Readedrs' letters: Let’s not play Trident nuclear war games

UK Defence Minister Alec Shelbrooke's visit to Faslane in which he criticised the First Minister's commitment to getting rid of Trident were somewhat naive.

While talking about Putin's threat to use tactical or 'theatre" nuclear weapons in Ukraine, he blithely seems to think that having Trident, armed with highly accurate warheads (the ability to hit a target 7500 miles away within a missile accuracy of 250 feet) which are strategic nuclear war fighting weapons (each missile capable of 64 Hiroshimas and every Trident sub 'only' armed with eight missiles rather than 12) is some kind of 'counterbalance' and that we could 'strike back equally'.

In actual fact, we and other signatories to the nonproliferation treaty have consistently violated Article VI which commits us, along with other existing nuclear weapons states, to reducing vertical proliferation (adding to our own arsenals) as well as horizontal proliferation (new states getting nuclear capability).

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Any use of nuclear weapons is insane - radiation knows no frontiers, and Russia's proximity to Ukraine means that both it and Belarus would get some of the fallout should Putin risk it.

Trident doesn't need to be based in Scotland. It can go to Portsmouth or Plymouth or even one of the new Scandinavian members of NATO.

It's serviced in King's Bay Georgia in the US, so it could even be based there for a transitional period. Then Scotland could sign the Treaty for the Prohibition of Nuclear Weapons, along with 91 other countries.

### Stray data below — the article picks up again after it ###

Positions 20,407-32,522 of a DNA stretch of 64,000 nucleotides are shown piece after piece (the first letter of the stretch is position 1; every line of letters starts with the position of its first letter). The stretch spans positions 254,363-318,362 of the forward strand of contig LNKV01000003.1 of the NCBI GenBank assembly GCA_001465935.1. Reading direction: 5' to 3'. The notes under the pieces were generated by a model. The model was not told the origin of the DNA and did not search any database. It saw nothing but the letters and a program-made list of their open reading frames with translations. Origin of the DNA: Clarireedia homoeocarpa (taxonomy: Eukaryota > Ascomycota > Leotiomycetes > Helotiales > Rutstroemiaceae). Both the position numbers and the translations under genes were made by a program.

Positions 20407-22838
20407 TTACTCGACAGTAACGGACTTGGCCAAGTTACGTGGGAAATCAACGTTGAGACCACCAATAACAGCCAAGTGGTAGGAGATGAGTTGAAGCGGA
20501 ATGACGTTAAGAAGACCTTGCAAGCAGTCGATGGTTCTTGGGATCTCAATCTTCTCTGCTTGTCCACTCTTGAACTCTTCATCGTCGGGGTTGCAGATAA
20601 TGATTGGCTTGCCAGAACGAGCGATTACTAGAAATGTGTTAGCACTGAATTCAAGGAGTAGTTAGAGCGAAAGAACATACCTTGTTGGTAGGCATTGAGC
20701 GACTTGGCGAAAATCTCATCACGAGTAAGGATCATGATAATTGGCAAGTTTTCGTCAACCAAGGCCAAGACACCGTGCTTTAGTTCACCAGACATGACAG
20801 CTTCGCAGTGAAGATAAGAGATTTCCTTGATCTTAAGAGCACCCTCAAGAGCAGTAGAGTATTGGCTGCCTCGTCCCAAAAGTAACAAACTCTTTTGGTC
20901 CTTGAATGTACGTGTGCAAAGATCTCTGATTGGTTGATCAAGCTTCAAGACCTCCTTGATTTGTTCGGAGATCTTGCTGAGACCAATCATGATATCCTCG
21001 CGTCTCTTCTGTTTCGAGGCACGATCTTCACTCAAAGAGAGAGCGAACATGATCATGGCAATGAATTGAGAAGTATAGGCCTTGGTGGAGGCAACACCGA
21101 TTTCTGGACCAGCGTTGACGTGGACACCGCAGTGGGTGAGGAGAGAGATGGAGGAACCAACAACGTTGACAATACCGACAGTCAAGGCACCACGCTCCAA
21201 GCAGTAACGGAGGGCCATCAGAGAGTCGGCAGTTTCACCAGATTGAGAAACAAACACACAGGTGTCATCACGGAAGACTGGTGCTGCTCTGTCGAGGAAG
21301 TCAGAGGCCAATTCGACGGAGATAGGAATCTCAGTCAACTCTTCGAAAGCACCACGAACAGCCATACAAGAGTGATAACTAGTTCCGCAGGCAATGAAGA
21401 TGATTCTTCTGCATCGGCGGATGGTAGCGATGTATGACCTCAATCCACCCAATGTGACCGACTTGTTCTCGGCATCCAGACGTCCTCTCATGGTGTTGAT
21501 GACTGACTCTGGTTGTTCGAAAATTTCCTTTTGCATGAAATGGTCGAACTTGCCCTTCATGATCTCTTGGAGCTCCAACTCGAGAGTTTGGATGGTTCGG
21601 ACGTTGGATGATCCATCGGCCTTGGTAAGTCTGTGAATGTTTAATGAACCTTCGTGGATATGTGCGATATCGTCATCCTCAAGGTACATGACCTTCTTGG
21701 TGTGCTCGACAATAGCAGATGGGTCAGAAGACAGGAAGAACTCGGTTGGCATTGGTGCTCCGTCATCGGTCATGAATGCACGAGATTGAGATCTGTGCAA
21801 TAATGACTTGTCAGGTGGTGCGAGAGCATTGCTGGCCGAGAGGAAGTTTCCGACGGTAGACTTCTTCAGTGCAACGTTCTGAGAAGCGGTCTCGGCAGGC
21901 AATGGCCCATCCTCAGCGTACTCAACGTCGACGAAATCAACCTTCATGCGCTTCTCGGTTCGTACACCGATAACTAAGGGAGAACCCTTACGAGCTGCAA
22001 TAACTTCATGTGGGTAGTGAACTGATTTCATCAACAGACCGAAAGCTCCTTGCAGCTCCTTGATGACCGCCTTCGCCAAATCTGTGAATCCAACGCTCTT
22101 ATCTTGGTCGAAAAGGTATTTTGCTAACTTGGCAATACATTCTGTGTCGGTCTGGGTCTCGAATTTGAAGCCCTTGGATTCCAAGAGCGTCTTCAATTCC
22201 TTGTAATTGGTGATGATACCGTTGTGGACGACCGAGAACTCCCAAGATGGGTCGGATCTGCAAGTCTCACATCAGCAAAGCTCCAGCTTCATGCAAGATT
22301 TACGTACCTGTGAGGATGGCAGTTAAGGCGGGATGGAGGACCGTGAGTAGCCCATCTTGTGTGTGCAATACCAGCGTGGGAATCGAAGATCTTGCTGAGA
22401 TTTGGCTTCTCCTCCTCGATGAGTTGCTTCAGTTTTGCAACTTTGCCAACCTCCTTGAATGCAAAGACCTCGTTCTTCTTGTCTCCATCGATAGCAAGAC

As Bruce Kent, who recently passed away always used to say when accused of wanting to be 'Red' rather than dead, “I'd rather be neither than either.

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"If you wish to commit suicide, please make your own arrangements.”

Marjorie Ellis Thompson, Chair, British CND 1990-93, Edinburgh.

Don’t let fanatics ruin the economy

The catastrophic economic events of the last few weeks have also highlighted a fundamental democratic issue that future governments must address to avoid such a shambolic situation ever happening again.

Few people, other than the extreme right of the Tory Party believed Liz Truss was up to the job, but people from the far right of her party who supported her were rewarded with positions in her cabinet.

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It was a cabinet of ‘friends’ and supporters which was chosen by way of reward and irrespective of experience, knowledge or ability.

Hence we have ministers whose vaulting ambition is in inverse proportion to their ability, whose ideological fervour outstrips any pragmatic approach to the needs of the country’s economy.

With the IMF, the Bank of England, every respected economist in the western world and even swathes of her own MPs urging a change of direction, Truss and her Chancellor Kwasi Kwarteng believe they know better than all of them.

But Truss has absolutely no mandate to launch these reckless and ludicrous policies on a population already struggling financially from the effects of Brexit.

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Neither does she or Kwarteng have the economic skills and knowledge to impose such hardships.

When this corrupt and incompetent Tory government is finally removed from office it is incumbent on the next government to ensure that the elevation of people who are not up to the job of high office, with no political mandate, elected by a tiny group of party members, can never happen again.

The nation’s economy is too important to become the plaything of fanatical ideological zealots.

D Mitchell, Edinburgh.

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